I've been on all 3 sides of this debate. As a consumer, an insurance agent, and now as a healthcare provider. If you seriously think that there is just one solution that benefits everybody then you aren't seeing the big picture. You have to balance the idea of maintaining an advanced research and development of medical equipment, techniques, etc... The best way for that to happen is a profit based model. That creates revenue for those things. You have to keep the consumers healthy to start with, that is a role I would like to see the government expand a bit. Preventative treatments/screenings/education. You have a moral obligation to your seniors who carried the nation, again a government/societal role, and you have to make sure that providers are able to afford to have careers to efficiently deliver healthcare, which both private and government models can provide through profit based models for increasing pay, and licensure/verification by the government to make sure that the healthcare pool does not become oversaturated with incompetent providers.

    There is no reason to eschew on for the other. Both models should be used for what they can provide to the entire healthcare model. There is more at stake than just tax payer dollars, or insurance premiums. There are industries, jobs, and careers on the line as well.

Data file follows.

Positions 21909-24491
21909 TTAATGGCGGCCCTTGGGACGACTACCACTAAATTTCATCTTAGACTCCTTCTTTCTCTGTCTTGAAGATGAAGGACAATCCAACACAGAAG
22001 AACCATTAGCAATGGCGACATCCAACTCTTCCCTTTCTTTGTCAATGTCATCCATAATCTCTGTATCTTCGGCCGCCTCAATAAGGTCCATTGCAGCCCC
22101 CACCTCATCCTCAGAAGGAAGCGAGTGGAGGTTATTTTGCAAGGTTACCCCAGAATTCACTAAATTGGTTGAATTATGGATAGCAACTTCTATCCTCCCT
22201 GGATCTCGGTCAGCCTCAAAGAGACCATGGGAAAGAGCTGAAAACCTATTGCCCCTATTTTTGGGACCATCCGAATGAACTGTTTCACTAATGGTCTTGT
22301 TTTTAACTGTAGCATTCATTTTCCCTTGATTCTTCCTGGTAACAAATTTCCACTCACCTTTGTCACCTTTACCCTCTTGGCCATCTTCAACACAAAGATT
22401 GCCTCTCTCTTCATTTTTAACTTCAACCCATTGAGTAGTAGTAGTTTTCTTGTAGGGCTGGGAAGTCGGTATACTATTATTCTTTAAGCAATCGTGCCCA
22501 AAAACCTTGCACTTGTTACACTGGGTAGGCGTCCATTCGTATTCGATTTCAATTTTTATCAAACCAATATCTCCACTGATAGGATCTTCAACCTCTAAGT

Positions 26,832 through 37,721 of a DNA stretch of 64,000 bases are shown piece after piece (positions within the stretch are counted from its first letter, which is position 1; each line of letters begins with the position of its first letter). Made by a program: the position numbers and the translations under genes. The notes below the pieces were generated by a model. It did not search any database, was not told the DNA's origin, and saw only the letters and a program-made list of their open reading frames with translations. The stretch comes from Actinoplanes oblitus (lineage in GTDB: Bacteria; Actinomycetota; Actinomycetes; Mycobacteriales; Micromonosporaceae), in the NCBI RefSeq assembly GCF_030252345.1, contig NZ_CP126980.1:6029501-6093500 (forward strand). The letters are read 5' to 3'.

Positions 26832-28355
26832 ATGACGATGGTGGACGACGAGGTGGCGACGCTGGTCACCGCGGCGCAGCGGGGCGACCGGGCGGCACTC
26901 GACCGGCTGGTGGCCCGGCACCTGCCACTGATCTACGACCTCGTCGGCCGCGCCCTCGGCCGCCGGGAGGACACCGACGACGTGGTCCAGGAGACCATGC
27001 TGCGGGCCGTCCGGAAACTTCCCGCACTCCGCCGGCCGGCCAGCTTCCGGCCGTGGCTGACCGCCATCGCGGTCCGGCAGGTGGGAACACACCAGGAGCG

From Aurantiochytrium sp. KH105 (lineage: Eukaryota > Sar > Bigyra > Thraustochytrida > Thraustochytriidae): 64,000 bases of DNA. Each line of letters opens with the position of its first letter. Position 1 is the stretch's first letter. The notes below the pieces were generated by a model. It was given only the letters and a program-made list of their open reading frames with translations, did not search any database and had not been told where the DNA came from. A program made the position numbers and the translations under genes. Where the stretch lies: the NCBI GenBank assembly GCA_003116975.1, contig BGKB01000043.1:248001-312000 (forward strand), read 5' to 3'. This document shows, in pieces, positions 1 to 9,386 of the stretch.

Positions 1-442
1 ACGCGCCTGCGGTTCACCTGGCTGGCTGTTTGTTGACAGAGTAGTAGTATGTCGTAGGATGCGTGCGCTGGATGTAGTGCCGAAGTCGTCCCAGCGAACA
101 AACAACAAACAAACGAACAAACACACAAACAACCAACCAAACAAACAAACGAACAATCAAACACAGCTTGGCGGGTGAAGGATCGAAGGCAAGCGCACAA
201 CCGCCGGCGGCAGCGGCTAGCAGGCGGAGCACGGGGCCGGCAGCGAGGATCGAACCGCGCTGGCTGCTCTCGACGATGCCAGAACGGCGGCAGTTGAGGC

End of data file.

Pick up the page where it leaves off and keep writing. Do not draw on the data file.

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  2. #22
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    Re: UHC vs Privatized Care

    Quote Originally Posted by whysoserious View Post
    That's fine. I mean a private-only system. Apparently I did a ****ty job clarifying that, and I apologize.

    Yes, the first two questions should read:

    "I live in a country with UHC and I would never want privatized-only medicine"
    "I live in a country with UHC and I do want privatized-only medicine"

    *Edit:

    In fact, any mod that reads this and is feeling froggy, I would much appreciate if all of the places that say "privatized" be changed to "privatized-only". Thanks for your help if you do help!
    That is OK I read your replies after I had posted

    Now I not only live with both I have worked in both - as a nurse the one group you really really want to ask about which system is better.